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Wiretap Evidence Leads Chicago Pimps to Plead Guilty

Wiretap Evidence Leads Chicago Pimps to Plead Guilty

NOT for sale human trafficking by Ira Gelb

Image by Ira Gelb at Flickr Commons

10 people recently pled guilty to trafficking 16 girls in Chicago. This case broke in 2011, never went to trial, and the last of the offenders only recently pled guilty.

The pimps didn’t really see another option, considering there was video evidence against them. There was also an audio recording of one of them whipping a victim with his belt.

All this recorded evidence was due to a wiretap investigation. Actually, Cook County State’s Attorney Anita Alvarez called this the first wiretap Illinois-based investigation. (I assume she means the first wiretap investigation against traffickers. I can’t imagine it’s the first time Illinois has used wiretap as evidence in general.)

It’s a new approach to taking down traffickers—one that wouldn’t have been possible a few years ago due to previous laws.

In the past—up until 2010—the wiretap evidence wouldn’t have been allowed.

So in the past, the victims would have been asked to testify in court against their traffickers. It’s notoriously difficult to get victims to testify against their pimps.

Why is that? Why wouldn’t a victim want to testify against the person who sold her and abused her multiple times a day? The process of victimization entails a lot of psychological breakdown that can leave a victim fearful of her pimp, yet reliant on him for things like food and shelter. And what if she’s afraid he won’t actually wind up in prison, or won’t be there for that long? If she speaks against him, and he goes free, then he’ll come after her.

Psychological trauma and brainwashing like this has even led to cases of victims testifying FOR their pimps, in the pimps’ defense.

The girls who were trafficked ranged in age from 13 to 19.

According to an article in the Chicago Tribune, the pimps physically and mentally abused the girls regularly, threatening them with death, beating them, tattooing them (pimps often tattoo girls with marks of ownership, like brands), and locking them in car trunks for hours to drive around Chicago. The pimps took all the money after sex encounters.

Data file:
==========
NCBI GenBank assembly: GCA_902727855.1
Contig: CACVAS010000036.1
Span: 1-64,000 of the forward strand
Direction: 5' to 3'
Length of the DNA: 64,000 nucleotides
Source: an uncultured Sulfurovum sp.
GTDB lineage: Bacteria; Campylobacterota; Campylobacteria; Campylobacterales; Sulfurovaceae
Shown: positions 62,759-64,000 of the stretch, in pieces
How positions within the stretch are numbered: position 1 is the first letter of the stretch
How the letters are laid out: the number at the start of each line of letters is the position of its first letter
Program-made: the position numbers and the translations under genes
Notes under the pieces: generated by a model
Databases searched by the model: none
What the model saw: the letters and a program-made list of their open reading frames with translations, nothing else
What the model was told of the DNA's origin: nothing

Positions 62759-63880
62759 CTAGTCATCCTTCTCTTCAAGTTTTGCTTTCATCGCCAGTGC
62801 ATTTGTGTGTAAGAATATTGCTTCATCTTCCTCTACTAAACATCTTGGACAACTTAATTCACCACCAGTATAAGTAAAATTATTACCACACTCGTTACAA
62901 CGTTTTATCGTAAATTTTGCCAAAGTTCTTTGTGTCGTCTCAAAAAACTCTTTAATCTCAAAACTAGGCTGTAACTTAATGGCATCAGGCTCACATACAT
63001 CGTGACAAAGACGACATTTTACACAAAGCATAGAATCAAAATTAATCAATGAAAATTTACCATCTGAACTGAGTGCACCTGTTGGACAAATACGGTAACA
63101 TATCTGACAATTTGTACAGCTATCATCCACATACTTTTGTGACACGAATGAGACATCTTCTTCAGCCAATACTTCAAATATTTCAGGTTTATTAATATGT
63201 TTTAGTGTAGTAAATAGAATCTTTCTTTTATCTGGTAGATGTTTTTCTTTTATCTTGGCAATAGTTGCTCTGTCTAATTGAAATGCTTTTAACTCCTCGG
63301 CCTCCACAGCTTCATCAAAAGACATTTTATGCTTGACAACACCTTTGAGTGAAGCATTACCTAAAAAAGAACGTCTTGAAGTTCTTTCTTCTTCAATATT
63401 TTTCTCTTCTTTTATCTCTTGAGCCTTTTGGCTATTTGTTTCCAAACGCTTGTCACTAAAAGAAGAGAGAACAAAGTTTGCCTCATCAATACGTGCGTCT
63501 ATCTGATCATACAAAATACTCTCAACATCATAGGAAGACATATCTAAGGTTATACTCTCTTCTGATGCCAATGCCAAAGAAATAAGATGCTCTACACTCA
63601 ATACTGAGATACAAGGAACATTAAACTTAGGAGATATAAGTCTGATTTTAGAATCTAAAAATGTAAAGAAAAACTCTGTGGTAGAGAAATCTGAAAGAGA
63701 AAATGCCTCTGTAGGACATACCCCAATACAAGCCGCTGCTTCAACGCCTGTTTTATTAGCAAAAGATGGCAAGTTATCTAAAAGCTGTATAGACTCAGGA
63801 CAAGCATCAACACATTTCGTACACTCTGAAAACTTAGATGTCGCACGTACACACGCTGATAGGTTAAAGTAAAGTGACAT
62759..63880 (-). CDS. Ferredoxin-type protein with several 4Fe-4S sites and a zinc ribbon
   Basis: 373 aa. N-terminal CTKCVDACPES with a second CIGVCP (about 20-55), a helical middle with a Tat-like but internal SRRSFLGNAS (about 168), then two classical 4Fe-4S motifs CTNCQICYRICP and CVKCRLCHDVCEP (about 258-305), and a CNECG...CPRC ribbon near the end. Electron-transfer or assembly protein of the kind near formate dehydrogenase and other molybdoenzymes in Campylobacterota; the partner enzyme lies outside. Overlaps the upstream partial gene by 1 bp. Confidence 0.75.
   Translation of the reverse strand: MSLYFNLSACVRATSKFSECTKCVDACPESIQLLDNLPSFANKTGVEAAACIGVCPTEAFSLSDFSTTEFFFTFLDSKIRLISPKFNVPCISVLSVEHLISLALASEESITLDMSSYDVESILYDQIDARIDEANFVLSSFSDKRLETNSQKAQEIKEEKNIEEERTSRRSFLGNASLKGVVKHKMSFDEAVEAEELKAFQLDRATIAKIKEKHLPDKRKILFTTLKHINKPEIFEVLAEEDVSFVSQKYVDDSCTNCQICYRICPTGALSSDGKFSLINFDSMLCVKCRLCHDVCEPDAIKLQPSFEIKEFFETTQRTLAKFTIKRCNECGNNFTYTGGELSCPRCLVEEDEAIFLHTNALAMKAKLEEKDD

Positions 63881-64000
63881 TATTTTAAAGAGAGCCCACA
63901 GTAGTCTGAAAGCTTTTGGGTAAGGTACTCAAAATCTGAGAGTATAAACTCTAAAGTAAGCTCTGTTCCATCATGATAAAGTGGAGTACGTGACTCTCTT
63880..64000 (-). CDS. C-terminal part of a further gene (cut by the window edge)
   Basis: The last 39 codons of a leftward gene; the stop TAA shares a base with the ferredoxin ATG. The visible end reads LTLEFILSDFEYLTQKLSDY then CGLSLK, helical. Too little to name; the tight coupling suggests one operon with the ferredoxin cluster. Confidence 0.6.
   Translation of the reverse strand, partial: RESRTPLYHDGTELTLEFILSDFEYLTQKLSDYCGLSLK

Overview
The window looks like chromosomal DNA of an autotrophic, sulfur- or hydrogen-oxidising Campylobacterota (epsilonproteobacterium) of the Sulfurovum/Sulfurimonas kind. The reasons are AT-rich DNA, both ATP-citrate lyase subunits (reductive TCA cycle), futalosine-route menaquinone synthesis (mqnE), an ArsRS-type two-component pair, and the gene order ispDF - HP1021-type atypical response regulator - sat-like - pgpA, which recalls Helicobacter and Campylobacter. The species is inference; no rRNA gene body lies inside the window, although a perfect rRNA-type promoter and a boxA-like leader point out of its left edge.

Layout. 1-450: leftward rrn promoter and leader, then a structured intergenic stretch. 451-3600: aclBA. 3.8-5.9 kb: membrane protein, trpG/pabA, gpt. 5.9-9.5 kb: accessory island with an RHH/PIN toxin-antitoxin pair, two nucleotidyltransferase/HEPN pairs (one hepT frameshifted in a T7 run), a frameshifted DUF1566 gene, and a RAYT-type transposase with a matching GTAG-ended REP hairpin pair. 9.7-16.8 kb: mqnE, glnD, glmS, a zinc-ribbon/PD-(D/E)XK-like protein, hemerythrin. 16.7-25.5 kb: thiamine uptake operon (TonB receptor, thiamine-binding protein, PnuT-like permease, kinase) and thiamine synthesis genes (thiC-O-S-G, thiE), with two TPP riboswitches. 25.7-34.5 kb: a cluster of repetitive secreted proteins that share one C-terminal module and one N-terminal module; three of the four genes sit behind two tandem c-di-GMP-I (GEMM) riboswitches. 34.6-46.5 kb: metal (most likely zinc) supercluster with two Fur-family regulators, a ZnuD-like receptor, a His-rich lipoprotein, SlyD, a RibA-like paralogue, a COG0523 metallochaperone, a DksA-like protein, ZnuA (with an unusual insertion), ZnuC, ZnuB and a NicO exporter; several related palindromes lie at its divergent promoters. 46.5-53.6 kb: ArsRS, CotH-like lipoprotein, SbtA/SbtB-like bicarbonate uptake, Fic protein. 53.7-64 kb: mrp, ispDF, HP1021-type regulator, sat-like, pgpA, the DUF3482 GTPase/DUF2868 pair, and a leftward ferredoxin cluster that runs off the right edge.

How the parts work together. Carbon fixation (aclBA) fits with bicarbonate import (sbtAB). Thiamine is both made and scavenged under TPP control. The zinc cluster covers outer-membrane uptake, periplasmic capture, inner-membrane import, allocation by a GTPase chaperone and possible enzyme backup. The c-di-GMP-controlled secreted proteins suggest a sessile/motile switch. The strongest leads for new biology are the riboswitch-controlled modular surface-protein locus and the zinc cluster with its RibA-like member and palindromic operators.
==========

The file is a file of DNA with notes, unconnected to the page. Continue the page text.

This kind of treatment sounds pretty standard, from the research I’ve done on sex trafficking. (It’s a common misconception that pimps split money with “prostitutes”—and these girls were not prostitutes, they were trafficking victims. Part of the process of psychological breakdown entails dehumanizing the girls and taking away all their resources.)

In some of the video footage, one of the girls is seen bowing to three of the men who sold her on a street in Chicago’s West Side.

Without the wiretap evidence, “We would have expected these young women to testify against these guys,” Alvarez said. “I think we can all understand why that wasn’t an easy thing to do, and why, many times, they refused to testify.”

But with the wiretap evidence, it was a different story. The pimps saw the evidence prosecutors had against them, which would be used in court, and took their best option: pleading guilty to aggravated trafficking in persons.

All of the offenders were convicted and sentenced to prison time between 6 and 20 years.

At a news conference at her downtown Chicago office, Alvarez said, “Our goal is to make these cases victim-centered rather than victim-built.”

To read more about this case, check out the Chicago Tribune article.

***

L. Marrick is a fiction writer and freelance copywriter. 50% of proceeds from her book Working Girl, a memoir of her time working for a professional escort, go to sex trafficking non-profits. She waxes poetic about swords and the Renaissance Faire at her author blog. She looks all professional-like at her copywriting site. You can connect with her on Facebook and Twitter @LMarrick.

© L. Marrick 2014. The content of this article, except for quoted or linked source materials, is protected by copyright. Please contact the author at the above links to request usage.


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